Do you love being with your horses but have noticed certain issues when dealing with other horse people? With situations at barns and horse shows? With business related to the equine industry?
For example, maybe you are frustrated by the number of horses you see in your riding group that are not staying sound. Maybe you work with a rescue organization that’s overwhelmed by requests to take on even more “unwanted” horses. Perhaps you struggle to maintain peace amongst boarders at your barn.
Two years ago two residents of Salt Spring Island in British Columbia came together to conceive what they called The Compassionate Equestrian. Pioneer of integrative veterinary medicine and renowned author Dr. Allen Schoen joined forces with horse trainer Susan Gordon to help others understand compassion and how it relates to the equine world. Their goal was to demonstrate how we can apply compassion to the equestrian lifestyle.
“Compassion takes practice,” say Dr. Schoen and Gordon. “It is an acquired skill, just like learning how to groom, tack up, post a trot, apply the correct aids to canter, maintain position without stirrups, and any number of other lessons accrued along the way to becoming a good rider. When riders become highly accomplished, they often apply their expertise to teaching others. This is one goal of The Compassionate Equestrian Movement is to nurture an understanding and practice of compassion that may be extended to include what we term the ‘Global Herd’—our worldwide family of horses and fellow equestrians. Compassionate Equestrians will also have a positive influence on their non-horse-related friends, family, and businesses so as to become community and global leaders in creating a compassionate world for all.”
One step in becoming a Compassionate Equestrian is what Dr. Schoen calls Quiet Focused Intention or QFI.
“My presence has repercussions,” he writes in the book he and Gordon released. “It is one stone thrown in to a pool of water, and all the ripples from that one stone affects every person and all the horses I am about to encounter…. When we do not take a moment to regroup and become present in the moment, and our minds are still back in the traffic or on the to-do list and we are irritable, we bring that energy with us into our next experience, whether it is with a horse, groom, trainer, rider, or someone at work or at home. We can all recount numerous examples of what has happened in situations when we were not present mentally. Think of that ripple from the stone: it disturbs the water bug, distracts the fishing bird, and steals a little sand from the shore. If we can simply learn to catch ourselves as we fall prey to the human weakness of dwelling on the past and consciously switch to being in and focused on the present moment, it will prove to be better for all of us.”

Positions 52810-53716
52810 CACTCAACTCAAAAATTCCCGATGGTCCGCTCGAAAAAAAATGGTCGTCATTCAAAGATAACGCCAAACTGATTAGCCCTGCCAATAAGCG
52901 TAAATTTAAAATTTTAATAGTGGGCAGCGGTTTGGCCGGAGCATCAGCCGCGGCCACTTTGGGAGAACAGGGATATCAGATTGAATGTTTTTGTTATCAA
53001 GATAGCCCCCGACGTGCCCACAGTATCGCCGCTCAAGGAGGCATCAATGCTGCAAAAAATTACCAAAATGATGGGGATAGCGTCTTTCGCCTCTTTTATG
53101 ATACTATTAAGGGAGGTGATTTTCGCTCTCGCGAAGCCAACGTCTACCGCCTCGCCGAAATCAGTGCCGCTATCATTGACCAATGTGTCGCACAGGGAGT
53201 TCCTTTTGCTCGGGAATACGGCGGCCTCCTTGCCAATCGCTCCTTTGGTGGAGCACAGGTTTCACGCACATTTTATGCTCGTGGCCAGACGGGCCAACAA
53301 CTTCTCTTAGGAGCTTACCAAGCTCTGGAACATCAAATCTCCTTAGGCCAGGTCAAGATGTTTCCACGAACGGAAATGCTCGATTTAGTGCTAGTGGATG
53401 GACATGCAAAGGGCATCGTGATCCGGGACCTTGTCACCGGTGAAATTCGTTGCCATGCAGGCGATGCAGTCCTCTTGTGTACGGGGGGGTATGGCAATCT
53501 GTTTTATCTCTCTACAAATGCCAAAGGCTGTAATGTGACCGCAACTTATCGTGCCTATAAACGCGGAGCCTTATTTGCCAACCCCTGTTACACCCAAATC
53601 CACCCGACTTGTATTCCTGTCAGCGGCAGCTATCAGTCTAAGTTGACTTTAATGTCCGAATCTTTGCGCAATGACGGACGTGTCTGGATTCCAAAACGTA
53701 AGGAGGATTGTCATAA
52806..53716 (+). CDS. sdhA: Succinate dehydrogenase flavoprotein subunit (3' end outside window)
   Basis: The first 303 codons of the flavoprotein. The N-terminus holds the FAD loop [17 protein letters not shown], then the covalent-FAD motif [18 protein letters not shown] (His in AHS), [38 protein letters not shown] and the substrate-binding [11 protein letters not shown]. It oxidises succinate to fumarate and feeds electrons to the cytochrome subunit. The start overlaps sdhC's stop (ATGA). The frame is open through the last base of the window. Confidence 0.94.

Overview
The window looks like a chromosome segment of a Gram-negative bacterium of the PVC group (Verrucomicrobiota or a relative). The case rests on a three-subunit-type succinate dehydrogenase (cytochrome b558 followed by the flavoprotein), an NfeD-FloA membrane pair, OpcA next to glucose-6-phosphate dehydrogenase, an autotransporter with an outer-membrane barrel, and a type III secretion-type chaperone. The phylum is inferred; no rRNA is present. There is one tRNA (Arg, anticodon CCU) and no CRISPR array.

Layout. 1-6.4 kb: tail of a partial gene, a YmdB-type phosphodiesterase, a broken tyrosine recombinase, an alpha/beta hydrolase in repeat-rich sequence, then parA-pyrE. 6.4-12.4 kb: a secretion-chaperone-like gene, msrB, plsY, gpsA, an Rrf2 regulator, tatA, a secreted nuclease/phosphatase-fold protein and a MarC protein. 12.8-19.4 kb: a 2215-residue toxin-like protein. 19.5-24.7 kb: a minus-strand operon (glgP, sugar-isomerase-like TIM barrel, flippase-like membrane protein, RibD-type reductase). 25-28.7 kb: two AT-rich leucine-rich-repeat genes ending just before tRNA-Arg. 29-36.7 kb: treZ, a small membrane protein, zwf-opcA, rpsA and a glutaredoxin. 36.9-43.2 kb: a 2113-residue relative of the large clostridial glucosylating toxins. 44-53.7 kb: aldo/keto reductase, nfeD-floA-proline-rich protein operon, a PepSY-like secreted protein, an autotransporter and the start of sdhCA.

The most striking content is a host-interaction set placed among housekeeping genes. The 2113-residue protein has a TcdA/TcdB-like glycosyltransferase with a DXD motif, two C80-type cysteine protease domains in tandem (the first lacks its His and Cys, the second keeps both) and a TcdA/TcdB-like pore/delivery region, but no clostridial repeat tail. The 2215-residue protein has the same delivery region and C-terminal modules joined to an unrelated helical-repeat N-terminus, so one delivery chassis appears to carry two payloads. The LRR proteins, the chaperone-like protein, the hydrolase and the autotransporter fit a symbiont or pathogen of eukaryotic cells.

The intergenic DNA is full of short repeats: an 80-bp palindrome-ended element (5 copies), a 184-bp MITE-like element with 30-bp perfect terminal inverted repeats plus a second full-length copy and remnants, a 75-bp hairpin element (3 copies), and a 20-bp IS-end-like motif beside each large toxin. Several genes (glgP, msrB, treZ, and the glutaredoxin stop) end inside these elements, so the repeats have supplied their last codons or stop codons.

You can teach yourself to take a certain amount of time, whether it is one minute, or 10 minutes, to make sure that when you walk into the barn, you’re coming from a place of open-hearted kindness and tolerance for all creatures.
“What I personally try to do when I arrive at a barn,” says Dr. Schoen, “is take in a few deep breaths, slow down, and become more centered (redirecting my energy to my physical center of gravity), because mindfulness is all in the breath. As I breathe slowly, in and out, I go ahead and recognize that I may have just been in traffic, I may be a little irritable, I may be an hour behind, people may be waiting to talk to me, I may be coming in for a second or third opinion and everyone has their agenda of what they want from the horse and everyone’s agenda for the horse is different…. I close my eyes, take deep breaths in, and I exhale, letting all that frenetic energy from the drive release.”
To get you started with a simple practice to relax and clear your mind prior to working with your horse, try these steps.
- Once you have turned off your car’s engine and quieted the car (this happens quickly if you drive a Tesla or other electric car!), sit in your car and quiet your own engine.
- Gently close your eyes and take in a slow breath through your nose, inhaling deep into your chest, lungs, and filling your abdomen.
- Allow the breath to “sit there” for a comfortable moment.
- Then slowly exhale out through your chest, throat, and mouth.
- Repeat this full breath at least three times.
- If you like, visualize the in-breath as a calming, loving, white light permeating your entire body.
- Visualize, sense, and feel all the tension leaving your body through your out-breath.
- If you feel it to be beneficial, “shake off” any lingering tension by moving your hands and feet and “sigh out” any inner tension through your mouth.
- Then perhaps say to yourself, “I am here, now, in calm, loving presence, for the benefit of my horse and for all beings in the barn.”
- Sense how this statement feels, how it changes your body.
- Repeat as needed.
- Create your own variation, using a theme that resonates with you.
To find out more about how to become a Compassionate Equestrian, look for the book The Compassionate Equestrian by Dr. Allen Schoen and Susan Gordon, visit www.thecompassionateequestrian.com.
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